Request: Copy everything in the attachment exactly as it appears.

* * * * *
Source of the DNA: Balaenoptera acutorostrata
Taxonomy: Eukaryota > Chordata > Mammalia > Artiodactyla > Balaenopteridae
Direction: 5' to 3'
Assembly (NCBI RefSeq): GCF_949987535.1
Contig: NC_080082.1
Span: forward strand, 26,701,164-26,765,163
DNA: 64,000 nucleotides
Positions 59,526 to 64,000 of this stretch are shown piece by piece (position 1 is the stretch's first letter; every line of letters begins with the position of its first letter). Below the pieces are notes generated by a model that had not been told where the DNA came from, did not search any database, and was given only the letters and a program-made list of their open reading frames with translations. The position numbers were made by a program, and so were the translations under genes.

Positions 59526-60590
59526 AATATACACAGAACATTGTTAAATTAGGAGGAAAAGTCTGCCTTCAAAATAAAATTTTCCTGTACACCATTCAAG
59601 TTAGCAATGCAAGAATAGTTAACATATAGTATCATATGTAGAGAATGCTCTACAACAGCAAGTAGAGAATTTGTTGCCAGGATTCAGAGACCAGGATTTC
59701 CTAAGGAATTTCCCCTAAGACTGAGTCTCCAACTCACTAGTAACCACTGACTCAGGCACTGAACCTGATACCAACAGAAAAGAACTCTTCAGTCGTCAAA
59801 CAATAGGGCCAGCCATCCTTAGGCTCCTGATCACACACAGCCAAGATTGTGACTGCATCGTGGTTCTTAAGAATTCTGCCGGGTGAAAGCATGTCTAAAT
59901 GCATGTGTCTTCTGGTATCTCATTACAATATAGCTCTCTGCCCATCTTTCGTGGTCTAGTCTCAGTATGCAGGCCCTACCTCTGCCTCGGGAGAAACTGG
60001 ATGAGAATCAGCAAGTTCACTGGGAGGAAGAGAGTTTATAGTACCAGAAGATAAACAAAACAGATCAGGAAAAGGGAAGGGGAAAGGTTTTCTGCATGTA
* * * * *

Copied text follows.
Source of the DNA: Balaenoptera acutorostrata
Taxonomy: Eukaryota > Chordata > Mammalia > Artiodactyla > Balaenopteridae
Direction: 5' to 3'
Assembly (NCBI RefSeq): GCF_949987535.1
Contig: NC_080082.1
Span: forward strand, 26,701,164-26,765,163
DNA: 64,000 nucleotides
Positions 59,526 to 64,000 of this stretch are shown piece by piece (position 1 is the stretch's first letter; every line of letters begins with the position of its first letter). Below the pieces are notes generated by a model that had not been told where the DNA came from, did not search any database, and was given only the letters and a program-made list of their open reading frames with translations. The position numbers were made by a program, and so were the translations under genes.

Positions 59526-60590
59526 AATATACACAGAACATTGTTAAATTAGGAGGAAAAGTCTGCCTTCAAAATAAAATTTTCCTGTACACCATTCAAG
59601 TTAGCAATGCAAGAATAGTTAACATATAGTATCATATGTAGAGAATGCTCTACAACAGCAAGTAGAGAATTTGTTGCCAGGATTCAGAGACCAGGATTTC
59701 CTAAGGAATTTCCCCTAAGACTGAGTCTCCAACTCACTAGTAACCACTGACTCAGGCACTGAACCTGATACCAACAGAAAAGAACTCTTCAGTCGTCAAA
59801 CAATAGGGCCAGCCATCCTTAGGCTCCTGATCACACACAGCCAAGATTGTGACTGCATCGTGGTTCTTAAGAATTCTGCCGGGTGAAAGCATGTCTAAAT
59901 GCATGTGTCTTCTGGTATCTCATTACAATATAGCTCTCTGCCCATCTTTCGTGGTCTAGTCTCAGTATGCAGGCCCTACCTCTGCCTCGGGAGAAACTGG
60001 ATGAGAATCAGCAAGTTCACTGGGAGGAAGAGAGTTTATAGTACCAGAAGATAAACAAAACAGATCAGGAAAAGGGAAGGGGAAAGGTTTTCTGCATGTA